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Hawaii News

North Kona water users ignoring dire situation, officials say

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    North Kona consumers are largely ignoring the notice for mandatory 25 percent reduction in water use issued in January, according to officials with Hawaii island’s Department of Water Supply.

KAILUA-KONA >> Officials with Hawaii island’s Department of Water Supply said this week that North Kona consumers are largely ignoring the notice for mandatory 25 percent reduction in water use issued in January.

The department’s tracking of pumping and consumption rates show some compliance was observed early on but has dropped off in recent months, West Hawaii Today reported Tuesday.

“People need to know the extreme seriousness of the situation,” Mayor Harry Kim said.

Keith Okamoto, manager and chief engineer with the department, said 13 wells service the area. He said four of them have been out of service since January.

If one more well were to fall out of commission at this point, the result would be “catastrophic,” he said.

“Any future failures of additional pumps will cause us to go to another level, meaning for some people, water will have to be rotated,” Kim said.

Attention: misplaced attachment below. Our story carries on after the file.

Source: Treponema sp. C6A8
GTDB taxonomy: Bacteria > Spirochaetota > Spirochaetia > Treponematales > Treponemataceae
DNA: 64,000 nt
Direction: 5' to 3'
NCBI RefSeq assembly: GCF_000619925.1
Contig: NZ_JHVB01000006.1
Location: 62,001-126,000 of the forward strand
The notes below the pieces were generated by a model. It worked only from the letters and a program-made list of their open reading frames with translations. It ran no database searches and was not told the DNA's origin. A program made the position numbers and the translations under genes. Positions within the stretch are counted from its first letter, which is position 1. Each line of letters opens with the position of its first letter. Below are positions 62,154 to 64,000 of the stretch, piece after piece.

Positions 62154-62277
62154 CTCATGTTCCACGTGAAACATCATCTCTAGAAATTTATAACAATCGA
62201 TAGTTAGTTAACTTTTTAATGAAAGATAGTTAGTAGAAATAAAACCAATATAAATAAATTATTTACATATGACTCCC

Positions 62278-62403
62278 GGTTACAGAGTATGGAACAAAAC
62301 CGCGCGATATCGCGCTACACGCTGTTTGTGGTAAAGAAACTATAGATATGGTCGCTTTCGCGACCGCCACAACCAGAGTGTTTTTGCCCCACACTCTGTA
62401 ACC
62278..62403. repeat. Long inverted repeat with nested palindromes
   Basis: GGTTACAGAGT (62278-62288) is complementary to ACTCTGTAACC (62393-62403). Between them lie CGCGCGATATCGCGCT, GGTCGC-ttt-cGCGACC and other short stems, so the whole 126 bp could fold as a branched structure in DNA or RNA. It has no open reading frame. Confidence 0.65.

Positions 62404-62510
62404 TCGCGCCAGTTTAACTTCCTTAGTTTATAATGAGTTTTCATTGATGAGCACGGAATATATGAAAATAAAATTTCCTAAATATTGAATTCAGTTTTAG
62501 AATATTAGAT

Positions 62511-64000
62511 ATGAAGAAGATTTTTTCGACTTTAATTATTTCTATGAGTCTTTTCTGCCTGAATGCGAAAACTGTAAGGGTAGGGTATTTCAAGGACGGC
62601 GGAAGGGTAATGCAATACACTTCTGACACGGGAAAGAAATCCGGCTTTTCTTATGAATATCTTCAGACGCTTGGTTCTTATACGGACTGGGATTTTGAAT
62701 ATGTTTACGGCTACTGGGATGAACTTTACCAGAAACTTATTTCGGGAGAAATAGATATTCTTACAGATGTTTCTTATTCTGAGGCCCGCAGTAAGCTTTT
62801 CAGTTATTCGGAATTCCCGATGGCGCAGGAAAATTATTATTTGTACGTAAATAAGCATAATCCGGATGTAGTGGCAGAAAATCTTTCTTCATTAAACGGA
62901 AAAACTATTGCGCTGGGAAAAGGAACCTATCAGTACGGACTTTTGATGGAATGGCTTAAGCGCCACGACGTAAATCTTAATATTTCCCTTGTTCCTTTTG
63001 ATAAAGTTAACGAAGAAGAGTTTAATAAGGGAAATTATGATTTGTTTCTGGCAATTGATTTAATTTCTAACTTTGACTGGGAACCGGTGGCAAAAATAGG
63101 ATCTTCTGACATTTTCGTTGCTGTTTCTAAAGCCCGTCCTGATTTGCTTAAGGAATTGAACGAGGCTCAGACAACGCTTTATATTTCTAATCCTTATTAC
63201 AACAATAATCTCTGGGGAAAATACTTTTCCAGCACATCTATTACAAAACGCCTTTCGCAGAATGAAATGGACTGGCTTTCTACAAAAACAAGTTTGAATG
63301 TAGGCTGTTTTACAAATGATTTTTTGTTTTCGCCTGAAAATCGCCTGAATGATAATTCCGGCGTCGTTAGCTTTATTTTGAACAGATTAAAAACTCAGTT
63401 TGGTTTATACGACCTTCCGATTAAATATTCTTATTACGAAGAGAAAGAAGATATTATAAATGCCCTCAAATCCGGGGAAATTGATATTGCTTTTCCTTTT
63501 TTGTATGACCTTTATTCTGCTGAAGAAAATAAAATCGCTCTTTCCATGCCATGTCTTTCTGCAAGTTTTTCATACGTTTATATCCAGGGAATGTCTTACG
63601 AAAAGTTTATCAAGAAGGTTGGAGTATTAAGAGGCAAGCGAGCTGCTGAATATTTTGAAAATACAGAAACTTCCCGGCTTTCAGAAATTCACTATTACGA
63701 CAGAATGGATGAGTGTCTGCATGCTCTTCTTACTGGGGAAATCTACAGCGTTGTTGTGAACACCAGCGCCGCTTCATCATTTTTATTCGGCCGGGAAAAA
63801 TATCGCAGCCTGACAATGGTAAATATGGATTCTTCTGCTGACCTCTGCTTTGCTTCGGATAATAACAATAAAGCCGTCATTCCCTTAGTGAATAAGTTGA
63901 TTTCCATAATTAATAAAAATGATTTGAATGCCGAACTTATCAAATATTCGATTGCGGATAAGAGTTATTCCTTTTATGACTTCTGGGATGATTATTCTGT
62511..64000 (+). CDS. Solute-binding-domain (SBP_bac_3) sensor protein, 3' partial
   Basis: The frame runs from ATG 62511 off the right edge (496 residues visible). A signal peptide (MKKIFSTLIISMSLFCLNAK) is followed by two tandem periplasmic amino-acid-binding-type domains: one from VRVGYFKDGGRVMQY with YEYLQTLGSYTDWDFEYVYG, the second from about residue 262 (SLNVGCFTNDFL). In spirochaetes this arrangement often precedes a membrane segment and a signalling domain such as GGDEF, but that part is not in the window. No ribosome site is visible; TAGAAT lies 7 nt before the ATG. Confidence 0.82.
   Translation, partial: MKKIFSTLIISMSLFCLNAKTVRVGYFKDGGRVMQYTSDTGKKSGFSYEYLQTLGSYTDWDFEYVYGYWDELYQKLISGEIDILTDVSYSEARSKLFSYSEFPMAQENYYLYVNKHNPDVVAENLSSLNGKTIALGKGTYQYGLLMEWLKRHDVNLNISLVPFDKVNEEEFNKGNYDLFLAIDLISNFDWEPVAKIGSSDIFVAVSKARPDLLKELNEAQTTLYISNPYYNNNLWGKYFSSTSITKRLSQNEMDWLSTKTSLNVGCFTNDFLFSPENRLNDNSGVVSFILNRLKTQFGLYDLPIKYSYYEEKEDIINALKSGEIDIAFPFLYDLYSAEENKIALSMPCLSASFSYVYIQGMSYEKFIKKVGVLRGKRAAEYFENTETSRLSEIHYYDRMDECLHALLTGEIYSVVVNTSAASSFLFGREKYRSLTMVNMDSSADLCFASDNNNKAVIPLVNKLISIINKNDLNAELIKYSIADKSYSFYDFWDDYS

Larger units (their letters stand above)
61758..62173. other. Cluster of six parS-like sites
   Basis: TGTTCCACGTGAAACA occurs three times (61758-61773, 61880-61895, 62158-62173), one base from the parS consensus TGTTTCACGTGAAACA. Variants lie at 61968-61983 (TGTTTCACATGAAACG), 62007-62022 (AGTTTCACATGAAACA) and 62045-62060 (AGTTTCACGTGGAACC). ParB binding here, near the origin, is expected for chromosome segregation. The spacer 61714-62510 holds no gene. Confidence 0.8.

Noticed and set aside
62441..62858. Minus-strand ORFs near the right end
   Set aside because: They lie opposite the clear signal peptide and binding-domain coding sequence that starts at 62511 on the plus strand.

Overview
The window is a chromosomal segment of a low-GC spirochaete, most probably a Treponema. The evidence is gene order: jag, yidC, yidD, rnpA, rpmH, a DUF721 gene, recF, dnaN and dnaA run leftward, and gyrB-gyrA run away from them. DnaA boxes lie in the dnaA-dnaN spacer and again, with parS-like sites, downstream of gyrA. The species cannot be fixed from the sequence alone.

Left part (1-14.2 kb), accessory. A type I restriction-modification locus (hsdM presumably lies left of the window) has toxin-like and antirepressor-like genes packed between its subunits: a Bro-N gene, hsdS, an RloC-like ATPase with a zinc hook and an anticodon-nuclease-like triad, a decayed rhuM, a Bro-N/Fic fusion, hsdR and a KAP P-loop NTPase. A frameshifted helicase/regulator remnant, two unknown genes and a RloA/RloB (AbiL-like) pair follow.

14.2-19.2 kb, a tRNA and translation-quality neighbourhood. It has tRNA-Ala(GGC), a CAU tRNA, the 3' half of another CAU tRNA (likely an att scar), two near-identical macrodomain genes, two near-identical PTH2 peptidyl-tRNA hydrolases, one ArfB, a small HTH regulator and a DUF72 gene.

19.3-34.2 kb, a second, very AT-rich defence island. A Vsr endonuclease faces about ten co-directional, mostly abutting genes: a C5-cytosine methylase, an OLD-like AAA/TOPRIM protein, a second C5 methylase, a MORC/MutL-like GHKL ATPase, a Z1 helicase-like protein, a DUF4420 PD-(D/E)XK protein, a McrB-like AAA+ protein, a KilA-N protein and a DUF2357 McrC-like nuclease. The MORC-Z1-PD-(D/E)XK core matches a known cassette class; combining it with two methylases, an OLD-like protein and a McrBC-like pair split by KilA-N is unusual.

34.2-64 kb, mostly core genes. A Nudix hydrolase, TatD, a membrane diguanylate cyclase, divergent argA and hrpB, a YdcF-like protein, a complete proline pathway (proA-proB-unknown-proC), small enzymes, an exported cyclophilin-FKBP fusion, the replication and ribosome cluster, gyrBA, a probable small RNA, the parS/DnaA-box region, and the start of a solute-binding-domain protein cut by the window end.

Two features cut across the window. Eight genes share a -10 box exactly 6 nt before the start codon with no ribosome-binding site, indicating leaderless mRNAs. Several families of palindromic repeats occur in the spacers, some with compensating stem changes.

Okamoto said it appears irrigation is the largest contributor to the problem, although residents should still be limiting water use.

“All it takes is a glitch in power or some other short-term effect that might discontinue the ability of our existing wells to continue pumping,” Okamoto said. “If people don’t start complying, the available water in our storage tanks is going to deplete pretty rapidly. Ultimately, that could result in a disruption in water service.”

Robert Ravenscraft, water district supervisor in Kona, said the department’s booster system is bearing the brunt of extra work as it pumps more than half a million gallons per day from lower-elevation wells north to the more heavily affected areas. But those boosters predate the construction of higher-elevation wells and weren’t built to handle the water consumption of North Kona’s current population.

Okamoto said roughly 12 million gallons are pumped in Kona daily, rendering the booster system nothing more than a stopgap solution.

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